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Metro Atlanta employment outlook weakening

7:16 AM, Sep 11, 2012   |    comments
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The Manpower employment outlook for the fourth quarter of 2012.

ATLANTA -- ManpowerGroup released new numbers Tuesday that signal a slowdown in hiring for metro Atlanta in the fourth quarter of 2012. 

The global staffing company surveyed thousands of companies to come up with Q4 Employment Outlook for Atlanta, Sandy Springs and Marietta.

The survey shows 13 percent of companies plan to increase staffing levels during the last three months of the year, while nine percent plan to cut staff and 78 percent plan to maintain staffing levels at the current levels.

The numbers combine to create a net employment outlook of four percent, which is down from last quarter (13 percent) and last year (10 percent).

Despite the numbers, Beth Herman, Manpower's Regional Vice President of Atlanta, said she sees reason to be encouraged.

"My clients are not doom and gloom," Herman said. "They are not laying off. They are not shutting down. For the most part, we've seen manufacturing running three shifts. We've seen people working overtime. They're still placing orders and still struggling to find the right talent to fit the jobs today."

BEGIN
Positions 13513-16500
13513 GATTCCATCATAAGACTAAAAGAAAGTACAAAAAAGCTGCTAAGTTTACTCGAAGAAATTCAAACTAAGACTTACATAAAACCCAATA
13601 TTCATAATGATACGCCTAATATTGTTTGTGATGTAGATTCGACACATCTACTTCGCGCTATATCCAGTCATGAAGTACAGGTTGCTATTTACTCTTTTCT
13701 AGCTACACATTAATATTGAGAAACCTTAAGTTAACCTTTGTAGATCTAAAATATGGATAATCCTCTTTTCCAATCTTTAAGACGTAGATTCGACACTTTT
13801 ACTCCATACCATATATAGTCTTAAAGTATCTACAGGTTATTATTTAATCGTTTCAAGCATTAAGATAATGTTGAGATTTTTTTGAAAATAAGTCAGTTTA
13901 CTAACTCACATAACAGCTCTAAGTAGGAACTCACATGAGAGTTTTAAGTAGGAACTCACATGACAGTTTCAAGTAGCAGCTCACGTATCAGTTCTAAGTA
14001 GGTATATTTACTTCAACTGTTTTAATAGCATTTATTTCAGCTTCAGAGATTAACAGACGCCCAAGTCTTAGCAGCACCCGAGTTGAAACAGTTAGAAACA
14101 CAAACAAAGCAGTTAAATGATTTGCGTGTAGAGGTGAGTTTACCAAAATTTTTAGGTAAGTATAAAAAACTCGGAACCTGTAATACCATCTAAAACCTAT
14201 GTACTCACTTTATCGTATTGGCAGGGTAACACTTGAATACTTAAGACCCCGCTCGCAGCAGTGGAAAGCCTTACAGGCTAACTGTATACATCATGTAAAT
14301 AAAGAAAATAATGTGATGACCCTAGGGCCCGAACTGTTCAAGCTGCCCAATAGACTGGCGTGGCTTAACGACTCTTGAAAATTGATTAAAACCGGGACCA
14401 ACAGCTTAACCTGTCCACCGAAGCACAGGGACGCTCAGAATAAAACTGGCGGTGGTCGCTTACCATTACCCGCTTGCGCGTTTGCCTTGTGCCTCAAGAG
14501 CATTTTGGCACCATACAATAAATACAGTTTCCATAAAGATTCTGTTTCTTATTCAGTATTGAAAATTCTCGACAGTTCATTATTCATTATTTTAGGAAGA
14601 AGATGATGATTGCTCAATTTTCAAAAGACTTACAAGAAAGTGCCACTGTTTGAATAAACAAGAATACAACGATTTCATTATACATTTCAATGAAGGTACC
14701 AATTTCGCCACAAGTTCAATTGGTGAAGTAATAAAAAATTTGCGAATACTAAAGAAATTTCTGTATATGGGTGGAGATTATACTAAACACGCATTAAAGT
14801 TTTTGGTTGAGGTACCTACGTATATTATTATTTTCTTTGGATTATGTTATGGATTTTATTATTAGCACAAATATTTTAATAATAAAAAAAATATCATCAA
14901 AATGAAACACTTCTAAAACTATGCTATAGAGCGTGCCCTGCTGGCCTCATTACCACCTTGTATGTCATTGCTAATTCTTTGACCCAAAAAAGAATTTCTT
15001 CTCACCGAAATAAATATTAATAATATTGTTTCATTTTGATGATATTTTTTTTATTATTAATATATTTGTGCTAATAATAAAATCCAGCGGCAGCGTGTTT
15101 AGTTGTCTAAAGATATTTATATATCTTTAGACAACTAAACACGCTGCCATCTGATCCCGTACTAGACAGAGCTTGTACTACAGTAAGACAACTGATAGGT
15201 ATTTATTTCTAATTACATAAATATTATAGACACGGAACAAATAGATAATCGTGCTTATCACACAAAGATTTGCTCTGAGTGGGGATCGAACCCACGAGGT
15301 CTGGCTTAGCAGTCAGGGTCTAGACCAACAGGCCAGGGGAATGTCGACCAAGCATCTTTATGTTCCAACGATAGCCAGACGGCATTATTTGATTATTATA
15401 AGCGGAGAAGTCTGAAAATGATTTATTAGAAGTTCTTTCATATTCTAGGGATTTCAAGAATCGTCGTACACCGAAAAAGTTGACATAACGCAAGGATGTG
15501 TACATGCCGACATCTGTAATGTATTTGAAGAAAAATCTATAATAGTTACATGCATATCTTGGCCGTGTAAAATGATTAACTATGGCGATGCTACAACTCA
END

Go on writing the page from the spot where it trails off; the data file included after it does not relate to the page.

Manpower's survey shows the best job prospects in manufacturing, technology and leisure and hospitality.

Herman said the uncertainty of the presidential election is one factor in the weaker fourth quarter numbers. Long-term unemployment is another factor.

"They look at you like you're rusty," said Eric Hunter, a father of two who's desperate to get back in the workforce.

Hunter lost his job at an Atlanta warehouse almost a year ago.

"I just need a chance to get in to an interview," Hunter said. "Just a little chance would help."

Hunter is one of millions of Americans struggling with long-term unemployment, defined as those out of work for 26 weeks or more.

Herman calls it an epidemic.

"There's a gap there," she said. "In some cases, we've got the skills gap and the talent mismatch. It continues to be a pervasive issue in our local economy."

Herman encourages job-seekers to stay active, positive and sharp, despite their hardships.

She also pushes employers to give the long-term unemployed a closer look.

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